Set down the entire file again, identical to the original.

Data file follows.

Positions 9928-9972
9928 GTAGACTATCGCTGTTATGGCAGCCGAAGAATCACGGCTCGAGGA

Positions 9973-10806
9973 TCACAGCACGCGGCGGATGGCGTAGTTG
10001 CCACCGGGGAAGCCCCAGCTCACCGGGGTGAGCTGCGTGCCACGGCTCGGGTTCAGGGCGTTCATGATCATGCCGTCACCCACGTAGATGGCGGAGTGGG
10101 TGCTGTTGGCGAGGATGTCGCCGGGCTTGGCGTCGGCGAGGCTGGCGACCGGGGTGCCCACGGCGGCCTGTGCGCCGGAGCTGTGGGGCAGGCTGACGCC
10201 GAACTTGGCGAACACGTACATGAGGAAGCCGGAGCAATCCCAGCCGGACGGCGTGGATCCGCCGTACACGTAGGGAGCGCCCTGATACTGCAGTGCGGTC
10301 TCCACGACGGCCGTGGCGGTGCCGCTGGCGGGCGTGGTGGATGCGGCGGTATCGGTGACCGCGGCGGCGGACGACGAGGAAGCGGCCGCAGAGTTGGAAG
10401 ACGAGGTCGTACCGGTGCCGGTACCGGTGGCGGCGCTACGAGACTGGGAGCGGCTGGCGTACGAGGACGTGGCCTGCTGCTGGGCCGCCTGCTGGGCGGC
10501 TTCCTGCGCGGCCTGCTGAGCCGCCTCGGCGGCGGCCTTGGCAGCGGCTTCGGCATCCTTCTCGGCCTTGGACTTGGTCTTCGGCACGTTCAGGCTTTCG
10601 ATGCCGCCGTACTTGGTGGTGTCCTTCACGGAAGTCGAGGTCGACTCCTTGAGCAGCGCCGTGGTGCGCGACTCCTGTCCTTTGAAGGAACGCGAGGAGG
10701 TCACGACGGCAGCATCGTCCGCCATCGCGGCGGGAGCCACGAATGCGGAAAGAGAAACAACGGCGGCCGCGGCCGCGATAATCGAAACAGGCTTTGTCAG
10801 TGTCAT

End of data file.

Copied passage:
Positions 9928-9972
9928 GTAGACTATCGCTGTTATGGCAGCCGAAGAATCACGGCTCGAGGA

Positions 9973-10806
9973 TCACAGCACGCGGCGGATGGCGTAGTTG
10001 CCACCGGGGAAGCCCCAGCTCACCGGGGTGAGCTGCGTGCCACGGCTCGGGTTCAGGGCGTTCATGATCATGCCGTCACCCACGTAGATGGCGGAGTGGG
10101 TGCTGTTGGCGAGGATGTCGCCGGGCTTGGCGTCGGCGAGGCTGGCGACCGGGGTGCCCACGGCGGCCTGTGCGCCGGAGCTGTGGGGCAGGCTGACGCC
10201 GAACTTGGCGAACACGTACATGAGGAAGCCGGAGCAATCCCAGCCGGACGGCGTGGATCCGCCGTACACGTAGGGAGCGCCCTGATACTGCAGTGCGGTC
10301 TCCACGACGGCCGTGGCGGTGCCGCTGGCGGGCGTGGTGGATGCGGCGGTATCGGTGACCGCGGCGGCGGACGACGAGGAAGCGGCCGCAGAGTTGGAAG
10401 ACGAGGTCGTACCGGTGCCGGTACCGGTGGCGGCGCTACGAGACTGGGAGCGGCTGGCGTACGAGGACGTGGCCTGCTGCTGGGCCGCCTGCTGGGCGGC
10501 TTCCTGCGCGGCCTGCTGAGCCGCCTCGGCGGCGGCCTTGGCAGCGGCTTCGGCATCCTTCTCGGCCTTGGACTTGGTCTTCGGCACGTTCAGGCTTTCG
10601 ATGCCGCCGTACTTGGTGGTGTCCTTCACGGAAGTCGAGGTCGACTCCTTGAGCAGCGCCGTGGTGCGCGACTCCTGTCCTTTGAAGGAACGCGAGGAGG
10701 TCACGACGGCAGCATCGTCCGCCATCGCGGCGGGAGCCACGAATGCGGAAAGAGAAACAACGGCGGCCGCGGCCGCGATAATCGAAACAGGCTTTGTCAG
10801 TGTCAT